String rating: Royal Classics Sonata Light SL20

Royal Classics Sonata LightString Evaluation

This post is also available in: 日本語 (Japanese)

It’s been a while since I’ve had a string made by Royal Classics. I’m reviewing the Sonata series lights, which are at the top of the catalog and seem to be a manufacturer’s focus. The strings had a gentle, soft sound with high clarity and simple silver plated wound strings.

Authentic Spanish string maker Royal Classics

To be honest, Royal Classics is not a major manufacturer in Japan. I think only Aura is dealing with it properly in Japan.

However, it seems to be reasonably popular worldwide and has a wide range of products.

Not piano, but light? And medium tension?

The Sonata Light I will be reviewing is the medium tension version of the Sonata series.

As I mentioned in my article above, the Sonata series includes the following lineup:

  • Sonata (SN10): Normal Tension
  • Sonata Light (SL10): Medium Tension
  • Sonata Forte (SF70): High Tension
  • Sonata ‘X’ Forte (SX80): Extra High Tension
  • Sonata Titanium (ST30): Titanium strings are the treble strings with normal tension

If high tension is forte, then low tension is piano, I think, but it’s not piano, it’s light. Is it because the volume seems to be small with the piano, and it is negative?

Furthermore, the name is not low or light tension, but medium tension. And since Sonata has higher tension than Sonata Light, I think Sonata Light should be called light tension.

It’s strange in many ways, but that’s the way it is.

Highly transparent treble strings and silver-plated bass strings

Now, I’d like to actually attach it.

The back of the package looks like this. It says that the treble strings are clear nylon and the bass strings are silver plated.

Also, it says “Anti corrosion” on it, so it seems to have a coating to prevent rust.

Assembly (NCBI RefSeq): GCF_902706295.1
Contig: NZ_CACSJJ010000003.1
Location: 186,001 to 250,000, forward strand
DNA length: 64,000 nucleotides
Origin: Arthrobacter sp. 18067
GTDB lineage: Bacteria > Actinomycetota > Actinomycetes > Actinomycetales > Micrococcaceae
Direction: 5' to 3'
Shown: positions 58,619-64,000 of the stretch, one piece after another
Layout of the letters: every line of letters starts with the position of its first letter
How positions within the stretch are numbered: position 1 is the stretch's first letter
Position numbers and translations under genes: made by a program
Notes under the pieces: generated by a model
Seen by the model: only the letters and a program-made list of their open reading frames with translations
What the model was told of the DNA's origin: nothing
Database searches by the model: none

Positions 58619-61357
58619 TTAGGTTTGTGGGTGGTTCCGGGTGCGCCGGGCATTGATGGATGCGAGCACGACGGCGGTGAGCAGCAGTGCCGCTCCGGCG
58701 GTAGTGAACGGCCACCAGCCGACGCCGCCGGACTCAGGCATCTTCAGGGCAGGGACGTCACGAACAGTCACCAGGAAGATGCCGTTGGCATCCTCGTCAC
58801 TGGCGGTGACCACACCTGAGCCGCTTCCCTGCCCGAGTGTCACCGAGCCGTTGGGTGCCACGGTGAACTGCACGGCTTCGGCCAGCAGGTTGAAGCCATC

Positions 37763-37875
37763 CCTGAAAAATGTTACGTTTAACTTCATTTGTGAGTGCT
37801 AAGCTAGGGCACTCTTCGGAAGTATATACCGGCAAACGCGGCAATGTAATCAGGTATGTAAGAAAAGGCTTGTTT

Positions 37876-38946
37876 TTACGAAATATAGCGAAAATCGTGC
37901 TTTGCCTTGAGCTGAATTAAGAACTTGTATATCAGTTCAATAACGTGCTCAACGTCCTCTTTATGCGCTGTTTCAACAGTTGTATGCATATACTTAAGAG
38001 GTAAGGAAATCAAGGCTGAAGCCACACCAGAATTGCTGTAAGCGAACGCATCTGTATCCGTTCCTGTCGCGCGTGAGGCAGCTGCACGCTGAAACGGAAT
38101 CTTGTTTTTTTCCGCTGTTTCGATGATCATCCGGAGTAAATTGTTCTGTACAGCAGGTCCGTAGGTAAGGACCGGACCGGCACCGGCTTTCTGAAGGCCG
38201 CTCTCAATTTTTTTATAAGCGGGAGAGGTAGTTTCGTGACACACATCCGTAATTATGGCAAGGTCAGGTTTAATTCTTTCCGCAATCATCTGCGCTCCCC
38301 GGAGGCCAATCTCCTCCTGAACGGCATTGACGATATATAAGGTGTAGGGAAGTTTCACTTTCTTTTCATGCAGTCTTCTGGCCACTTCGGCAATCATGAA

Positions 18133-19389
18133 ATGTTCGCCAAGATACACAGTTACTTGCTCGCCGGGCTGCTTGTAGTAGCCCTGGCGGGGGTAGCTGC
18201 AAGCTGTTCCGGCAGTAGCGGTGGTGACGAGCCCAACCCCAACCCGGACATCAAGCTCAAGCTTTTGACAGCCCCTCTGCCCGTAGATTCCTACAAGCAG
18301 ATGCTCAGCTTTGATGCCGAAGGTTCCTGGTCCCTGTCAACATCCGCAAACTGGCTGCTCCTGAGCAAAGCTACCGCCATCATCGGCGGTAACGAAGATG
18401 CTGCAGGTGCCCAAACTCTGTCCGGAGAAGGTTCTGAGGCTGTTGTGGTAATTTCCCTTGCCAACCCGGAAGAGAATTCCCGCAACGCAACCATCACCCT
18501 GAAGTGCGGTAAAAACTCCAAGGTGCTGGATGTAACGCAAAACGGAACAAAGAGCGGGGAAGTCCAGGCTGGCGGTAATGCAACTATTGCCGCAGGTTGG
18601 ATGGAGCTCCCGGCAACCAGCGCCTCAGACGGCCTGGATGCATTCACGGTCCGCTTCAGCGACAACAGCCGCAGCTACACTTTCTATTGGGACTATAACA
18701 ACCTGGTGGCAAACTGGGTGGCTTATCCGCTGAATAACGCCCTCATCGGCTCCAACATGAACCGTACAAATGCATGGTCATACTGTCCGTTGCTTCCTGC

As a feature, it says “Sonata Light can make subtle nuances stand out with a special soft touch”. Then it’s still low-tension…

The inside of the package is simple. It is a monochrome printed paper package. I guess this is enough because there is a coating to prevent rust.

This is what the 3rd and 6th strings look like. Can you see that the treble strings are quite transparent?

It looks quite normal when attached to the guitar.

Treble strings with a soft and gentle sound

Let’s start with the treble strings. It sounds as clear and uncluttered as its highly transparent appearance.

Also, it has a soft and gentle sound like a low tension string. Even if you play it with a lot of force, it won’t be loud, but it is excellent for small and medium volume.

The stability of the nylon strings was surprisingly fast, and after a night, they were stable enough for practice.

It doesn’t feel very low tension, but it’s definitely low tension and easy to play.

Surprisingly powerful bass strings

On the other hand, the bass strings sound surprisingly powerful.

The tension is certainly low, but it feels like it has the bottom power to keep up even when you play it hard.

The metallic sound is so-so and normal, and it’s somewhere between speedy and volume oriented.

I didn’t feel the tension was that low, but it wasn’t high.

Good strings for enjoying the guitar sound in a moist way

I felt that the Sonata Light is a good string to play carefully and enjoy the sound of the guitar, rather than trying to generate volume and power by force.

In Japan, they are sold at AURA. In addition to the set, there is also a bass string only set that contains two 4 strings, which is a great deal.

It seems like a string that could be used more.

If you’re tired of Pro Arte, Augustine, or Savarez, you might want to give it a try.